Fertilizer: Hibiscus requires a high potassium (K) fertilizer, low in phosphorus ( P), and a small amount of nitrogen ( N)-too much phosphorus will kill hibiscus. Hibiscus often react well to organic fertilizer, and usually, a good layer of compost is adequate once a year. Do not fertilize after July as this can push new frost-damaging growth.

Pruning: Hibiscus requires very little pruning. Pruning the tips can encourage branching and because more branching means more flowers, a little trim late spring to early summer is good for the plant. In spring, they can be cut back 4-6 inches from the ground, anytime before the new growth arises. Pruning of the plants during extreme cold or heat conditions can be stressful to the plant and can result in it spoiling the plant’s health.

Pest Control and Other Diseases:

Hibiscus are not easily prone to any diseases or pests.in some cases the ants present in the plant carries the aphids eggs to the plant, this helps them feed on the byproducts produced by the aphids.

Some diseases include:

Fungus gnats or shore flies: Caused due to small flies. Mostly seen in plants grown indoors. Fungus gnats lay their eggs in a mix of wet pots. The larvae feed on the fungus present near the roots of the plant and later continue to feed on the roots of the plant.

Shore flies do not feed on plants straight away. They prefer algae often found on potted plants or the surface of the mix in which the plants grow. their presence is much less likely to harm your plants than fungus gnats.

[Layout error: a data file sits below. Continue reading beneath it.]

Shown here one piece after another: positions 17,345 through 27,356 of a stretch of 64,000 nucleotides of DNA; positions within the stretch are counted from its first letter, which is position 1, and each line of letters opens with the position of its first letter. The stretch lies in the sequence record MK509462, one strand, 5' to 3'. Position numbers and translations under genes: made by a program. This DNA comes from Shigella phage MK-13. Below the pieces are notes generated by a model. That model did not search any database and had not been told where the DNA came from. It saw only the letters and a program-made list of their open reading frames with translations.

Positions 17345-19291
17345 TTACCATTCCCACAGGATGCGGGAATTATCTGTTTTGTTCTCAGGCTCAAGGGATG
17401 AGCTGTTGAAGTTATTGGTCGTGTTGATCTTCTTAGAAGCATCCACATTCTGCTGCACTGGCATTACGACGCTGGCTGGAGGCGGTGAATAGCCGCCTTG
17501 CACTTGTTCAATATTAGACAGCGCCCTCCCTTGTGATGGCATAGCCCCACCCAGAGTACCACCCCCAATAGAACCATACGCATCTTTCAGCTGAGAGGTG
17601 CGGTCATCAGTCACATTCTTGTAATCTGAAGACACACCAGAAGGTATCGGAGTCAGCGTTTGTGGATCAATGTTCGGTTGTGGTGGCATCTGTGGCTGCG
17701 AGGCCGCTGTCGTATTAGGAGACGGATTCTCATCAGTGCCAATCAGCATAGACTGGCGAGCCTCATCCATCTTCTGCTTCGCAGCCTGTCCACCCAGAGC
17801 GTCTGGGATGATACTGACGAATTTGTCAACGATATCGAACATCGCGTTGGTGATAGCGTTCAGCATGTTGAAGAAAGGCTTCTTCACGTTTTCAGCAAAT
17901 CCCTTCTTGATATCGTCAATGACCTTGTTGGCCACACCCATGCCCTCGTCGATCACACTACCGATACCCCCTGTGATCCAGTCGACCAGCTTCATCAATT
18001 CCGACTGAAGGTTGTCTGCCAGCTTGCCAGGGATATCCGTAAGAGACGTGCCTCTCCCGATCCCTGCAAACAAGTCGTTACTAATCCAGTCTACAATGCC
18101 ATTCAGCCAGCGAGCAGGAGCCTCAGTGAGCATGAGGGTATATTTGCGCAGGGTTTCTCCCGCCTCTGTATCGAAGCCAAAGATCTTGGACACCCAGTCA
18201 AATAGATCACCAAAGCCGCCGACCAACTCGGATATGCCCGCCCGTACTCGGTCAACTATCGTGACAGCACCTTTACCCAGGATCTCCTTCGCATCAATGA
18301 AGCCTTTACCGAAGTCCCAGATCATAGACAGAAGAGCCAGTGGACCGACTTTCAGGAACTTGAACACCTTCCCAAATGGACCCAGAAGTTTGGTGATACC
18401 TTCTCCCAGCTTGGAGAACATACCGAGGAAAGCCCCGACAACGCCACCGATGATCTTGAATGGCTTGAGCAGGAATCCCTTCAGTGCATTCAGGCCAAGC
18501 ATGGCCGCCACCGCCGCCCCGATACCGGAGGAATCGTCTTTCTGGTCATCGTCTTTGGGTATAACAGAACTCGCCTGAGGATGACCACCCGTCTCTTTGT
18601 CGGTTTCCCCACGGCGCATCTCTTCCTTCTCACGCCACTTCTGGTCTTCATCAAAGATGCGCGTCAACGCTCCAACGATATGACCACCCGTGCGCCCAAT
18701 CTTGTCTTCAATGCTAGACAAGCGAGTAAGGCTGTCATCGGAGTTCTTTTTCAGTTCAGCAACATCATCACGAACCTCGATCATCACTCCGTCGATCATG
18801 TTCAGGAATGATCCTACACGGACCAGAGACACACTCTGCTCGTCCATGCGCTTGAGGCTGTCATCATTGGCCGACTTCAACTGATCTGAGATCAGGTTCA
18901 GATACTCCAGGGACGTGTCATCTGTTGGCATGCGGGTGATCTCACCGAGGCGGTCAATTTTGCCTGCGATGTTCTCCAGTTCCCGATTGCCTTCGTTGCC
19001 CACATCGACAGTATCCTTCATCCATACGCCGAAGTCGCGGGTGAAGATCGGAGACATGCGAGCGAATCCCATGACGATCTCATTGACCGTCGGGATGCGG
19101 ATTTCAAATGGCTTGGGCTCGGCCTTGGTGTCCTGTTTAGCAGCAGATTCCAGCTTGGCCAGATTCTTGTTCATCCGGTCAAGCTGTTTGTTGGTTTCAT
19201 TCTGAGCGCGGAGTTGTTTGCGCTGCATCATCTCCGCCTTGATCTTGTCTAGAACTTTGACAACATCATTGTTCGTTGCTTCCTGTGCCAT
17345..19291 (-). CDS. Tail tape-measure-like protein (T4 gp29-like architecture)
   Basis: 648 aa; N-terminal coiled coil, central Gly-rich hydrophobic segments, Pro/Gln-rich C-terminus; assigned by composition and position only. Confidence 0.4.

Leaf spot: Various strains of the fungus in plants and trees, including hibiscus, cause leaf spot diseases. The symptoms vary depending on the strain of the fungus but generally appear on foliage as discolored, irregular spots. Leaves fall off the branches in severe infestations and go down to the ground. Unless the hibiscus is unhealthy, leaf spots are usually tolerated with little to no damage.

Rot: Different fungi cause rots, attacking a wide array of plants and trees. The above-ground rot symptoms include prematurely dropping discolored leaves, stem dieback, and mushroom clusters that appear at the base of the plant. Rots are caused by soggy, poorly drained soil. The best defense against rots is ensuring that the hibiscus grows in well-drained soil.

Blight: Bacterial blight affects the leaves of plants with hibiscus causing distortion, discoloration, leaf dropping, and dieback stem. Botrytis blight affects the flowers of the hibiscus, causing discolored or spotted buds, and probable bud rot. It also leads to discolored shoots and leaves wilting and dropping off the stems. Botrytis blight can also have symptoms like twig dieback and non-opening buds. Pruning the diseased branches and providing good airflow to the hibiscus helps control both bacterial and botrytis blight.


The propagation takes place through cutting. The cutting is done from new growth or a softwood and a 4 to 6 inches stem is cut and placed inside the soil. The cut is made below the leaf node. The stem is dipped into the rooting hormone. Another way of propagating hibiscus is through the use of seeds.